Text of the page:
On the night of Oct. 5, 1973—erev Yom Kippur—Marwan warned his Mossad handlers of the war that would begin the next day at sundown. Zamir, present at the meeting in London and fully aware of the ramifications of a massive mobilization of reserve soldiers on Yom Kippur, called home and sounded the alarm. The joint Syrian-Egyptian attack on Israel came the next day, but in the afternoon, at 14:00. The IDF had barely begun to prepare, and the strike left the nation reeling. In the war’s aftermath, a National Inquiry Commission headed by the Israeli Supreme Court Chief Justice Shimon Agranat introduced a new word into the Israeli popular lexicon: conceptziya, as in “concept.” It was Zeira’s military intelligence analysts who stubbornly clung to a false conceptziya too long, blinding leaders to an attack until it was nearly too late. Zeira was removed from his post, alongside the IDF’s Chief of Staff David Elazer.
In recent years, Zeira has been outspoken regarding his conviction that Marwan was a double agent working for the Egyptians. In 2004, Zamir blamed Zeira for publicly exposing Marwan’s identity. In retaliation, Zeira sued Zamir for libel—and lost, leaving Zeira on precarious legal ground. He had effectively been found to have disclosed top secret confidential information, a crime punishable by up to 15 years in prison. Three weeks later, on June 27, 2007, Marwan died after plummeting from the balcony of his London flat—a suspicious death for a man who has been called Israel’s greatest spy. As far as Zamir was concerned, Zeira was now responsible not just for ignoring the signs of impending war, but for getting a Mossad asset killed.
Zeira was cleared last year, after Attorney General Yehuda Weinstein decided against pressing charges on the basis of Zeira’s age and history of service in the Palmach and the IDF. This weekend, the two octogenarians will finally meet in public, at a conference hosted by a national-security think tank in Tel Aviv. Their feud, long the stuff of Israeli intelligence mythology, will be on everyone’s minds, but the real questions will be the same as they were in 1973: Which man bears the real responsibility for failing to act in time to prevent the Yom Kippur War? Was it just an intelligence failure on the part of IDF military intelligence with Eli Zeira at the helm? Or was Israel’s leadership—just like the greater Israeli public—too drunk on the undreamed of 1967 success that was the Six Day War to anticipate that such a blow could ever occur, and therefore criminally oblivious to its warning signs? And, most important: Could it happen again?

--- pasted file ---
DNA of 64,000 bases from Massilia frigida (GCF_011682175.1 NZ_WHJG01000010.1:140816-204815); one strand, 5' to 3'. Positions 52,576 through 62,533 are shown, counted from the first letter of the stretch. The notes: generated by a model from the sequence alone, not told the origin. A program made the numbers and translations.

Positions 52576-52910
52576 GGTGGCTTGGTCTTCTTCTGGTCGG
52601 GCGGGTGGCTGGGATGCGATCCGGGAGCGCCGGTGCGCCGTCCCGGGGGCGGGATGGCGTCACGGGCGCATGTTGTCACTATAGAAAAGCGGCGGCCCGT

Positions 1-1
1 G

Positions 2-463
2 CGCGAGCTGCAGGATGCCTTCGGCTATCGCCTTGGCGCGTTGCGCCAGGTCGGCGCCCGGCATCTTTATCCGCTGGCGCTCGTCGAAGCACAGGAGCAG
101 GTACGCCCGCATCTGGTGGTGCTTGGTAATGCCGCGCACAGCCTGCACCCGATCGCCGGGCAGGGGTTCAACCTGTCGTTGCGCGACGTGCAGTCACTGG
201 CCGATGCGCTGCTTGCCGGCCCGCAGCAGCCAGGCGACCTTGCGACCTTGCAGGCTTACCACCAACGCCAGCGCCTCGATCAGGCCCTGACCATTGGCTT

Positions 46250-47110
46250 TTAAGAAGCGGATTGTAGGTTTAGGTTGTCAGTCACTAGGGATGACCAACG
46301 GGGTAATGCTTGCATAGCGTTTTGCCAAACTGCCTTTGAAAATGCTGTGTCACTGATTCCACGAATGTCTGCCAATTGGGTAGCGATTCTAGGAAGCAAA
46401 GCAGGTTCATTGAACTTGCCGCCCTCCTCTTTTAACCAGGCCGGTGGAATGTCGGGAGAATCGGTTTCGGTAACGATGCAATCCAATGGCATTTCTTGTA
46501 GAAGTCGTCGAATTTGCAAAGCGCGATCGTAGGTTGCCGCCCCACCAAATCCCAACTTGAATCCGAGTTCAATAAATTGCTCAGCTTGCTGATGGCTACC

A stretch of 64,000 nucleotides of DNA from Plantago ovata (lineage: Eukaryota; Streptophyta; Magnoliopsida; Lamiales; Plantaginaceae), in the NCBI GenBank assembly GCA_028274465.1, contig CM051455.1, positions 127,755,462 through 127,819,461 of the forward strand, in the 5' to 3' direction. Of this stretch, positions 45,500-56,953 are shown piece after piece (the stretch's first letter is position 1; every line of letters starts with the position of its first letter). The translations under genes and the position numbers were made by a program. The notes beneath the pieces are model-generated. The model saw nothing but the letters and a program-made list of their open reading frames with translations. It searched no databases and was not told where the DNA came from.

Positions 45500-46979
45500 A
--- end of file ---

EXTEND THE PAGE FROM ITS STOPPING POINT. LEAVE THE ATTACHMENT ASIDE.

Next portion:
Zeira, guilt-ridden and still hurting even two decades after he sustained a very public blow, began his crusade against Marwan in 1993, when he published a book, The Yom Kippur War: Myth vs. Reality, that told his version of the events leading up to the Yom Kippur War. Although the Israeli military censors removed direct references to Marwan, the book hinted at his identity—while at the same time accusing him of having worked for the Egyptians all along. Copies of the uncensored manuscript found their way to members of the press. Other journalists were tipped off and began hinting at the story in their own work.